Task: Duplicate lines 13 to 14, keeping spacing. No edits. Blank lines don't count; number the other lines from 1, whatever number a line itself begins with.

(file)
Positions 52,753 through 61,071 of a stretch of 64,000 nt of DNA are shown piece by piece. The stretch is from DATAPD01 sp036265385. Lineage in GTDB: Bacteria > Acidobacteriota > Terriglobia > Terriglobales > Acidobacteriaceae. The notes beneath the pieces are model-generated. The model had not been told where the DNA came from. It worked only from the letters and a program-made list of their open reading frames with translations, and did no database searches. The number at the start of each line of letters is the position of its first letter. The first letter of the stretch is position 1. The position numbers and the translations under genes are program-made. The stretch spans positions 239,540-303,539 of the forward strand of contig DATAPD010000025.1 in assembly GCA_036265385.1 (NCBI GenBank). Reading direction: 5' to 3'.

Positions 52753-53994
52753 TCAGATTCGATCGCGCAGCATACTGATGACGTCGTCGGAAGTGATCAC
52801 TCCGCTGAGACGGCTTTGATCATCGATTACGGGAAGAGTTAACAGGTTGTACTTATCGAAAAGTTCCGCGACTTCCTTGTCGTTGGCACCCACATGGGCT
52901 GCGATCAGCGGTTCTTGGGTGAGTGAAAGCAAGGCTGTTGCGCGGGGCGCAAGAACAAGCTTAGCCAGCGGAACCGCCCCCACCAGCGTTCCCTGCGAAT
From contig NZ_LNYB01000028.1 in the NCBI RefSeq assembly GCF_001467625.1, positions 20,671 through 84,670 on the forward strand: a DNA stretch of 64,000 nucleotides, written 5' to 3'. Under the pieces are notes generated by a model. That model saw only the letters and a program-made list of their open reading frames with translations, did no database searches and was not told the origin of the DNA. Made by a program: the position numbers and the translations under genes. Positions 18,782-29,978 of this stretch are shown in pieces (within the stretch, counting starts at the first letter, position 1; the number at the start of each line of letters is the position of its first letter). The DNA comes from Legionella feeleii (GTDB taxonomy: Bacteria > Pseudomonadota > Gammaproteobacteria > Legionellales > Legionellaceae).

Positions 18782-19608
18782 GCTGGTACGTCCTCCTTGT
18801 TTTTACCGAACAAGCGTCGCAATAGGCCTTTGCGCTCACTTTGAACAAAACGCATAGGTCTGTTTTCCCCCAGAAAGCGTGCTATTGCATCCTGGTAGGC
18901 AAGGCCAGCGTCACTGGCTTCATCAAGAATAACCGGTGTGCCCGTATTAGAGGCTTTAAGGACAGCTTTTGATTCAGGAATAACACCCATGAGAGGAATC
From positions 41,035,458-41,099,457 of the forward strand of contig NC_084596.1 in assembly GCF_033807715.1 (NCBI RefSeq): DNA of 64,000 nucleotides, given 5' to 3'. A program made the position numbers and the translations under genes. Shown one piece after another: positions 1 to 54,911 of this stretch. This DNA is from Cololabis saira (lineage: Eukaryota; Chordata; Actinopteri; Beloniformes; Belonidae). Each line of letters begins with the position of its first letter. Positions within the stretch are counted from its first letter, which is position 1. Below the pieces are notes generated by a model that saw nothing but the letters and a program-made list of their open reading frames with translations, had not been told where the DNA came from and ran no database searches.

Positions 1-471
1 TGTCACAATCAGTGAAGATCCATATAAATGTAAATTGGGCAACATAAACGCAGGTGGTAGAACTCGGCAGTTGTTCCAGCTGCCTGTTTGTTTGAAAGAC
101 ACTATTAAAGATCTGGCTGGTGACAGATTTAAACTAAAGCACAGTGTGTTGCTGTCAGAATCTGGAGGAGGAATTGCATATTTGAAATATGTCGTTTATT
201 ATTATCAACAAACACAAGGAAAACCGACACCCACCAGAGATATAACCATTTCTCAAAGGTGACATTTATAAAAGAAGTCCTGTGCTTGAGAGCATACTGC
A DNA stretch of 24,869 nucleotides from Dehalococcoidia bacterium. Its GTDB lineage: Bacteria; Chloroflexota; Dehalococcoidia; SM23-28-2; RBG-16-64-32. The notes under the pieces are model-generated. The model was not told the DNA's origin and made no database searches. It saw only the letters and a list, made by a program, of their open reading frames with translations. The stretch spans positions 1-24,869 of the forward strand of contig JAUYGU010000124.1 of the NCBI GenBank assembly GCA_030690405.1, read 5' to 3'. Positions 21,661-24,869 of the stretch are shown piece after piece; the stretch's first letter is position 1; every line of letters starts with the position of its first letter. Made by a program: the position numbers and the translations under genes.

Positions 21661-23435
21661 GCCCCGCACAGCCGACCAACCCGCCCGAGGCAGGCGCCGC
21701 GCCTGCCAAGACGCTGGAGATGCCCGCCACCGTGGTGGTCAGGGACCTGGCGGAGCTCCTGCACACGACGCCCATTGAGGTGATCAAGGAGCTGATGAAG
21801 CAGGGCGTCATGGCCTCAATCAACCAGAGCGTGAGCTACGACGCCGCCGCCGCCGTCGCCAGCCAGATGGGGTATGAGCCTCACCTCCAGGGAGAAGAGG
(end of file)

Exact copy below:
1 TGTCACAATCAGTGAAGATCCATATAAATGTAAATTGGGCAACATAAACGCAGGTGGTAGAACTCGGCAGTTGTTCCAGCTGCCTGTTTGTTTGAAAGAC
101 ACTATTAAAGATCTGGCTGGTGACAGATTTAAACTAAAGCACAGTGTGTTGCTGTCAGAATCTGGAGGAGGAATTGCATATTTGAAATATGTCGTTTATT